The Fort Wayne Journal Gazette reported on Sunday that IBM Corp. is seeking $125 M from Indiana in the ongoing “disengagement” process after the failed FSSA privatization contact was cancelled. Gov. Daniels ended the contract last fall after more than two years of poor performance and complaints from Hoosiers.
IBM claims Indiana owes it more than $125 million for ending a controversial welfare contract, including $9.3 million for telephones, computer equipment and furniture.
The invoices reflect “disengagement services” – nearly half a million dollars in December and more than $680,000 in January, the most recent invoice available. The largest invoice, dated Oct. 23, bills Indiana more than $43 million for an annual “deferred fee,” part of the original cost of the contract, which was spread out over 10 years.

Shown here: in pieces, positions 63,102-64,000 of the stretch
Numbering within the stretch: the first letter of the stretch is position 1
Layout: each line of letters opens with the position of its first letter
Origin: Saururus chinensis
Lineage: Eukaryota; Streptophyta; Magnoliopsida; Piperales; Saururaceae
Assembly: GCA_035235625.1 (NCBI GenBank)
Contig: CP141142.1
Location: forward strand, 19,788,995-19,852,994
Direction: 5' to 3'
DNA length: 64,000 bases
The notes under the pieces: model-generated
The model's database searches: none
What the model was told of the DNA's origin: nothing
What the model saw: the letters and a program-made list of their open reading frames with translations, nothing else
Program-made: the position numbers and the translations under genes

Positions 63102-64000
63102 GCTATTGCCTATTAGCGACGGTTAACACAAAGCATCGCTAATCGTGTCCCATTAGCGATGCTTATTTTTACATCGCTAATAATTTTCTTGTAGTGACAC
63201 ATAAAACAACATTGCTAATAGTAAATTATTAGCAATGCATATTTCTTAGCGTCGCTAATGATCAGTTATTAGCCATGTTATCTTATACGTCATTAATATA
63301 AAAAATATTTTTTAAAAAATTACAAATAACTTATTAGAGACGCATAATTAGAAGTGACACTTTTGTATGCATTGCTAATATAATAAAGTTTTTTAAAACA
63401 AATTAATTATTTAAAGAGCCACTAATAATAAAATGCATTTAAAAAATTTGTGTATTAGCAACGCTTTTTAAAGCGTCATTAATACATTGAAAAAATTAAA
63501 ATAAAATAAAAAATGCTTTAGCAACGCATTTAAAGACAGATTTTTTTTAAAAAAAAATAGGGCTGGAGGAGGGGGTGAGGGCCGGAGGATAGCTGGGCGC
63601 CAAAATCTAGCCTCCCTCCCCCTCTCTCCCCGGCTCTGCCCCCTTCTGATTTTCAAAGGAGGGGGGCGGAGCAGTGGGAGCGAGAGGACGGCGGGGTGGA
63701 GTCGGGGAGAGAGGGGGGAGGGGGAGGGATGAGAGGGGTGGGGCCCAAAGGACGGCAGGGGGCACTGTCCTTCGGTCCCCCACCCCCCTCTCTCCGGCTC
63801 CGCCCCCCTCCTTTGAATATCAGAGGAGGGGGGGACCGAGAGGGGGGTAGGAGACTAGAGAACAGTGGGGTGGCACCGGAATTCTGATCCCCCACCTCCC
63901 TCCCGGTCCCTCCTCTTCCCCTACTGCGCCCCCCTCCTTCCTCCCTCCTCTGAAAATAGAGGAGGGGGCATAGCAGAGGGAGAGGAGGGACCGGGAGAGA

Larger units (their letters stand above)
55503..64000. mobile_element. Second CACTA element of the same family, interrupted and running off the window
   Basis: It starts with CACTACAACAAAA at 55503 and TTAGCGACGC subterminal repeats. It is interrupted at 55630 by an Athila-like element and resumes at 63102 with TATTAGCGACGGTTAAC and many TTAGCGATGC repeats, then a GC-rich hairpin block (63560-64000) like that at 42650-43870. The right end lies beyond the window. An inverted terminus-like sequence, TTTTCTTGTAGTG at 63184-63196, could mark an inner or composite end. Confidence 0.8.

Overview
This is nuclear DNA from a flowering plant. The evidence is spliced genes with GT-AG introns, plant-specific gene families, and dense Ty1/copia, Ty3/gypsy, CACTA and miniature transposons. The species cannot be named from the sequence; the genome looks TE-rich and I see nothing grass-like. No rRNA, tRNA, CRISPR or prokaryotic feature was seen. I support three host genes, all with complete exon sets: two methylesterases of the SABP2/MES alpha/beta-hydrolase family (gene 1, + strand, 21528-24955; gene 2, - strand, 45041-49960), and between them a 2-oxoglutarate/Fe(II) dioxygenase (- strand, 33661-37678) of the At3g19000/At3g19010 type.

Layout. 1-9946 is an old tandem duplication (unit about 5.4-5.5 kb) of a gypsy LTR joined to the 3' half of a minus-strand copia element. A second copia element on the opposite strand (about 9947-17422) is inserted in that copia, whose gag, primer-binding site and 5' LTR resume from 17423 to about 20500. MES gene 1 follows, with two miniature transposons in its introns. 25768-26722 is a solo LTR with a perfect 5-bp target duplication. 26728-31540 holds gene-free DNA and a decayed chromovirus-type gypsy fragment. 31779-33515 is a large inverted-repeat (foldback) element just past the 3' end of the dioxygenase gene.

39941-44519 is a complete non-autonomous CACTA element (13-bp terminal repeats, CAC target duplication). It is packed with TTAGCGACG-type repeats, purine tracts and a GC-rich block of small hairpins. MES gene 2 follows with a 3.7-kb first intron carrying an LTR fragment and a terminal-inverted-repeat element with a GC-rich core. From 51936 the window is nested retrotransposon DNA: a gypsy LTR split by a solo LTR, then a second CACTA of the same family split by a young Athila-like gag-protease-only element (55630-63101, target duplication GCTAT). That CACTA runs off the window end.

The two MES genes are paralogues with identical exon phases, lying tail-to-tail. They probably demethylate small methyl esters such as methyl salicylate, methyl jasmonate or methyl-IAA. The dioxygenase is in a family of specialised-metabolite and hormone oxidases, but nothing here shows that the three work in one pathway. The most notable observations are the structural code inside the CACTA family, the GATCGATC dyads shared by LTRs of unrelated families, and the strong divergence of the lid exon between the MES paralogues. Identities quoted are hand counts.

The documents also show the state fined IBM $115,000 for underperformance during five months last year. That’s about 1 percent of the $11.5 million in fixed fees the company was receiving each month to administer welfare benefits in 59 of the state’s 92 counties.
In less than three years, IBM had been paid about a quarter of the contract’s original $1.16 billion. The Daniels administration has said the state still saved money on the IBM system and will save money with a new, revised plan, based on projections of what each would cost. But the administration has said it can’t provide a cost-per-client comparison between the old system and the IBM-led system because there are too many variables.
So the question remains — when will Hoosiers see a full accounting of the IBM contract and how much it cost the state?